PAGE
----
How To Find Money for Your Next Real Estate Deal
There are four things that hold you back from your first or next deal: fear, time, experience, and money. Let’s focus on the last one.
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Where can you find some money if you don’t have a wad of cash under your mattress and have already rifled through the couch cushions? There are many ways to purchase property that don’t require you to have cold hard cash saved up.
Other People’s Money
Let’s start with OPM, other people’s money.
You can take on a partner who supplies the money for the deal. As part of the partnership, you may find the deal, manage the deal, or provide the knowledge or experience. In return for equity, your partner puts in the money needed to purchase the deal.
This is a very common way to grow and scale without using your own money. The partnership can be structured in many different ways and there is not any right or wrong way to structure the equity (just make sure everything is legal).
Another option is using hard money or private money. Instead of giving the person equity in the deal, you are paying them interest on their money. This can be set up as interest-only with a balloon payment or as interest and principal payments. The interest rate, length of the loan, and amortization are agreed upon by the lender and borrower.
Again, there are no wrong or right terms to use when setting up this financing. All of the terms are negotiable, but make sure your numbers work! An interest rate or amortization term will affect your cash flow and/or your return on a property. Make sure it works.
When purchasing a property, you can also ask for seller financing. This is where the current owner holds the note (the mortgage) on the property. You make payments to the property owner instead of a third party such as a bank or hard money lender.
Like any other financing, there is usually a down payment involved. This mitigates some risk for sellers who hold the note. Occasionally you will see property owners who advertise they will provide seller financing to a buyer. The terms on this are also negotiable, with no set way to do seller financing.
Finding Your Own
Now that we have covered OPM, let’s talk about where you can find your own money.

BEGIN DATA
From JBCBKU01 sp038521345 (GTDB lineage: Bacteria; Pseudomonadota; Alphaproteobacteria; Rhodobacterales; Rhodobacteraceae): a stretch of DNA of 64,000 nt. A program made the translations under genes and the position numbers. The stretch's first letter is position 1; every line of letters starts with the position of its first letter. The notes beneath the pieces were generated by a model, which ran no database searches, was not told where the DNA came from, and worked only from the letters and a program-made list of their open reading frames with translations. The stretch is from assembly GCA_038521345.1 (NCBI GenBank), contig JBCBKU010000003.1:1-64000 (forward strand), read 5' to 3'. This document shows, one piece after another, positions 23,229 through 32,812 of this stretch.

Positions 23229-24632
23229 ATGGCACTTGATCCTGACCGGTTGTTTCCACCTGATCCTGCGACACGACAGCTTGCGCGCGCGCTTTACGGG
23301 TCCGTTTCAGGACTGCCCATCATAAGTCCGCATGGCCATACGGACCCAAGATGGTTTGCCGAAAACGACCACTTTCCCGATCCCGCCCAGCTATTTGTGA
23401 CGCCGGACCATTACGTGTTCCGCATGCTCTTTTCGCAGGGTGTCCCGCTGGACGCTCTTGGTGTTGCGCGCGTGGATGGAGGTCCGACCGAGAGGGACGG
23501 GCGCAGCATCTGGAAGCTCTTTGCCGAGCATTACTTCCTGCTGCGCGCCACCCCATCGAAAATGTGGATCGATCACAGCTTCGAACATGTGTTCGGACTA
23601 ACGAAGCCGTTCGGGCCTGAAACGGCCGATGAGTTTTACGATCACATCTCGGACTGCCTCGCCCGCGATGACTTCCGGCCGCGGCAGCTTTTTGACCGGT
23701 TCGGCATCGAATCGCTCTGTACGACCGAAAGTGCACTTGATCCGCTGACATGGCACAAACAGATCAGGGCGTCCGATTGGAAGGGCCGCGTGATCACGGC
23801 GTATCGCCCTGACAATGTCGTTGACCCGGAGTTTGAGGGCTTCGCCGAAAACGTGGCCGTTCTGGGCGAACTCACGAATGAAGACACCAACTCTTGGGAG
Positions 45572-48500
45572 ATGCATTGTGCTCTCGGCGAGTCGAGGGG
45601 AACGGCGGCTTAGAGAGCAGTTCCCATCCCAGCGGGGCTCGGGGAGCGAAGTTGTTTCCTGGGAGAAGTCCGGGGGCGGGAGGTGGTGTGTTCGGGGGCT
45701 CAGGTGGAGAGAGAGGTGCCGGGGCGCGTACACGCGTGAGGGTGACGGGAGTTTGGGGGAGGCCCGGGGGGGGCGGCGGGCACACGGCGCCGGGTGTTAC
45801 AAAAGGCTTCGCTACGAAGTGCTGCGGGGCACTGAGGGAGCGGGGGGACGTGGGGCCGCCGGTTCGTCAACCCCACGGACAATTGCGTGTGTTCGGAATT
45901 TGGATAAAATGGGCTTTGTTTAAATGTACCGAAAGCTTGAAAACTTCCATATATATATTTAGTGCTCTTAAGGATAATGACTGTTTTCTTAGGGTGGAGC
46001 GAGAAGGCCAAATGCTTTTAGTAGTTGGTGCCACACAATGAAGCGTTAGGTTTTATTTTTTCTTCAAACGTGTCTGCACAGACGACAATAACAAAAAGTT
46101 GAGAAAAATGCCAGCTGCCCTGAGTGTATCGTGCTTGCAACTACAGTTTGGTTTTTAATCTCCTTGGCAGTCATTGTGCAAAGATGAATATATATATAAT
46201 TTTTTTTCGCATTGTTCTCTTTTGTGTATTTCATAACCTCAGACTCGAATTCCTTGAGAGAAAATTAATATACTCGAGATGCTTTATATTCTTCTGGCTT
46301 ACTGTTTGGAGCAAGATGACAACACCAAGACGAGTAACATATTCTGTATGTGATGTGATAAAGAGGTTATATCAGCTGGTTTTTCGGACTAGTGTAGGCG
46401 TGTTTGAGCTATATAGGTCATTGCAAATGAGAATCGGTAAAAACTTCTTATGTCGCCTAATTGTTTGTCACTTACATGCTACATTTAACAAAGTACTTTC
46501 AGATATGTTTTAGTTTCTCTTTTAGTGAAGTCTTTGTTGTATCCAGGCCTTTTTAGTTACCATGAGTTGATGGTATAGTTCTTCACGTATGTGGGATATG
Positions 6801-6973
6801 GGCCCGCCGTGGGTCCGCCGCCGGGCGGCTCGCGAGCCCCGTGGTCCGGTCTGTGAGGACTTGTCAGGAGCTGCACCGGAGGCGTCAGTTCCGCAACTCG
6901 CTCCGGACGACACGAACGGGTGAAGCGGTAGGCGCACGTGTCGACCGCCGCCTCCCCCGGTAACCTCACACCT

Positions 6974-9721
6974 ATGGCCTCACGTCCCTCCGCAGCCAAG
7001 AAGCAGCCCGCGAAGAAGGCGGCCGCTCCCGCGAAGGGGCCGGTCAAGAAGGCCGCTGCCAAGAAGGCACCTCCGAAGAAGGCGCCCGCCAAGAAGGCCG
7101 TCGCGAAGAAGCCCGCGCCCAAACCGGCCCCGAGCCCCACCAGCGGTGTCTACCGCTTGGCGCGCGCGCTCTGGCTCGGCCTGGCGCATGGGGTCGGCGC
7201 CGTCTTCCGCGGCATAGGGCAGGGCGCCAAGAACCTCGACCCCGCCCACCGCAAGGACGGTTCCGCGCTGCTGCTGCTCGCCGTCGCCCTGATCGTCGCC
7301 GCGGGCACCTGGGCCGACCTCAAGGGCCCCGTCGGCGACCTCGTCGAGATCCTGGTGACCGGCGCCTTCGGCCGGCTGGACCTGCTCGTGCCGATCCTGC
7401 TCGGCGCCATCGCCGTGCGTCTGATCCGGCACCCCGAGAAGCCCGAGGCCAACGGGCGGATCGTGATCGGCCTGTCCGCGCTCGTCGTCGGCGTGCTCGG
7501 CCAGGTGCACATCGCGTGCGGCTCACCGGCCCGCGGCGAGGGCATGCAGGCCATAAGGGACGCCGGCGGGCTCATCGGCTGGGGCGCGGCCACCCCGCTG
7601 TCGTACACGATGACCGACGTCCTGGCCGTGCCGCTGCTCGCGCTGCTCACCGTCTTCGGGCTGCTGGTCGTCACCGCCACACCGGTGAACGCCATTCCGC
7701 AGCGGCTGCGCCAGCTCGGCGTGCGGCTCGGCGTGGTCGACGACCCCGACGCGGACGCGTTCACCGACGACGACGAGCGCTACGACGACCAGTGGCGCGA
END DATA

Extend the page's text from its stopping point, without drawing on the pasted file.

The first, most obvious option is equity in your current property or properties. This includes your primary residence. If you have equity available, you can leverage that property to pull out cash.
A majority of banks will loan from 85-95% of your primary residence’s value with a line of credit. For example, if your property is valued at $100,000 and you owe $75,000 on your current mortgage, you could potentially receive a line of credit with $20,000 (95% of the home’s value) to draw from.
That may not be enough for a down payment on a property for some of you, but everyone will have different amounts of equity available.
Another way you can receive a line of credit is by borrowing against any stock investment accounts you have. These are non-retirement accounts and there are rules as to how much you need to have in your account to actually open a line of credit. The investment account is used as collateral against the loan.
Since this asset is pretty liquid, the line of credit tends to have a good interest rate. As your investment account balance increases or decreases, the limit available on your line of credit can also fluctuate, which is something to watch out for.
Besides non-retirement investments, you might have an IRA or 401(k). An IRA can be set up as a self-directed IRA. Instead of investing IRA funds into the stock market, you can use those funds to invest in real estate.
There are strict rules and guidelines for a self-directed IRA. There are companies that provide the setup and management of your self-directed IRA. I personally have not used one before.
A 401(k) plan usually offers a loan that can be taken from your 401(k). You are withdrawing money from your 401(k) and must pay it back. There is no tax or penalty since it is a loan and you are not taking the money as income. Payments are taken out of your paycheck and applied to your 401(k).
Depending on the plan there could be interest paid or none at all. The interest is paid to your 401(k) so you are paying yourself interest. If you are not making a great return on your 401(k), then taking a loan may be a good option for you. The terms and payments are set by the 401(k) plan, and while there may be options, they are not negotiable.
After reviewing these options, hopefully you’ve sparked some ideas of how you can find money to purchase your next deal. There are so many ways to purchase real estate, especially since there are so many different real estate investing strategies. Make sure not to over-leverage yourself and have reserves in place. Good luck finding those dollar bills.
Where do you find your investing money?
Tell us about how you stopped digging through the couch cushions in the comments.